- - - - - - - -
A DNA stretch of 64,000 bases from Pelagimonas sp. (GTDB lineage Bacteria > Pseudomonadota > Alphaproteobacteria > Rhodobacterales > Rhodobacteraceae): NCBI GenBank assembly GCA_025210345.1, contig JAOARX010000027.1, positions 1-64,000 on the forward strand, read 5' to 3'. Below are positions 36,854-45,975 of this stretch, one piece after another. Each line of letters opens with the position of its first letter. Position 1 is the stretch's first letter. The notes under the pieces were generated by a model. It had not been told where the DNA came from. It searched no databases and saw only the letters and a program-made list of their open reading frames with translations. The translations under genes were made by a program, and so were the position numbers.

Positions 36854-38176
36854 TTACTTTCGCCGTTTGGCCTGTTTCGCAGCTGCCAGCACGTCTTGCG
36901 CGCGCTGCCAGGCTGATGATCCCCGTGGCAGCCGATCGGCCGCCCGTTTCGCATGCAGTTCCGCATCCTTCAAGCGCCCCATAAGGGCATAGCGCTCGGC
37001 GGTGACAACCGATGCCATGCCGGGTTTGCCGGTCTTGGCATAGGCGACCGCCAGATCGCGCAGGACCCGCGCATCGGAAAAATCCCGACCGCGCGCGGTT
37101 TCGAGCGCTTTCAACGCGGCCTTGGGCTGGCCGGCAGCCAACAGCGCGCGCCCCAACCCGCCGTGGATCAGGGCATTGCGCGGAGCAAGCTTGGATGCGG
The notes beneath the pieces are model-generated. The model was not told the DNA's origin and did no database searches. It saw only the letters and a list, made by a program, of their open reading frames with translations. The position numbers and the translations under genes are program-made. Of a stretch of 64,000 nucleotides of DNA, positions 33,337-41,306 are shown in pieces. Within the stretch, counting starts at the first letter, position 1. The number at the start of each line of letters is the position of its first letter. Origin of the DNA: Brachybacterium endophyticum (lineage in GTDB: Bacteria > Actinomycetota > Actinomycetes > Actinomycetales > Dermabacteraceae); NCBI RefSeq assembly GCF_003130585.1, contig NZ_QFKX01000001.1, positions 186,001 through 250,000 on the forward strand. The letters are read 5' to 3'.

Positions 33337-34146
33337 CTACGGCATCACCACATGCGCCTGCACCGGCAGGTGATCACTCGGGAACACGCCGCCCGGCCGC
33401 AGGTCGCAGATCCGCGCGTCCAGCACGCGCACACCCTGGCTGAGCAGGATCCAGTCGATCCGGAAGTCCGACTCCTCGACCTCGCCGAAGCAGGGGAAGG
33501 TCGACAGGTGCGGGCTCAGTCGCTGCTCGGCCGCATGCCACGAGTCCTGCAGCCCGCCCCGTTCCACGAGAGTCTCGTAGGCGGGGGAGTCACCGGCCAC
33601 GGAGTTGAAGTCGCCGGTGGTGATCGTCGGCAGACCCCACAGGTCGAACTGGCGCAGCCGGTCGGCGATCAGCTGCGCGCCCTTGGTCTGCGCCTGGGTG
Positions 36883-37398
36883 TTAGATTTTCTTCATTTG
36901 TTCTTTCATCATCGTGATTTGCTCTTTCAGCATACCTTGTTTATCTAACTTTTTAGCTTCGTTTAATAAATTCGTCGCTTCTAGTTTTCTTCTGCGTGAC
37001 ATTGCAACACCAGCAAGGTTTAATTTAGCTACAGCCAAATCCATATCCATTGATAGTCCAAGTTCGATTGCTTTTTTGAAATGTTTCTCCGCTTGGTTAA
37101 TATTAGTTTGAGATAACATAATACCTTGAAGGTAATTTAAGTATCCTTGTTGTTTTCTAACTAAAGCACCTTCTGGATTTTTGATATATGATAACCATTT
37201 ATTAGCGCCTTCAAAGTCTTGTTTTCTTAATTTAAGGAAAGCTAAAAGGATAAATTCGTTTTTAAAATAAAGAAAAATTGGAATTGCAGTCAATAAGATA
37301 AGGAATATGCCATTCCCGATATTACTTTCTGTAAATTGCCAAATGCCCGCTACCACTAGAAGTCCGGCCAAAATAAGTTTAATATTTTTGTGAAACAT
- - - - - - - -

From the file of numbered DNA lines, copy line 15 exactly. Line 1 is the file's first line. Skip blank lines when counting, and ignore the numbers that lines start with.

36901 TTCTTTCATCATCGTGATTTGCTCTTTCAGCATACCTTGTTTATCTAACTTTTTAGCTTCGTTTAATAAATTCGTCGCTTCTAGTTTTCTTCTGCGTGAC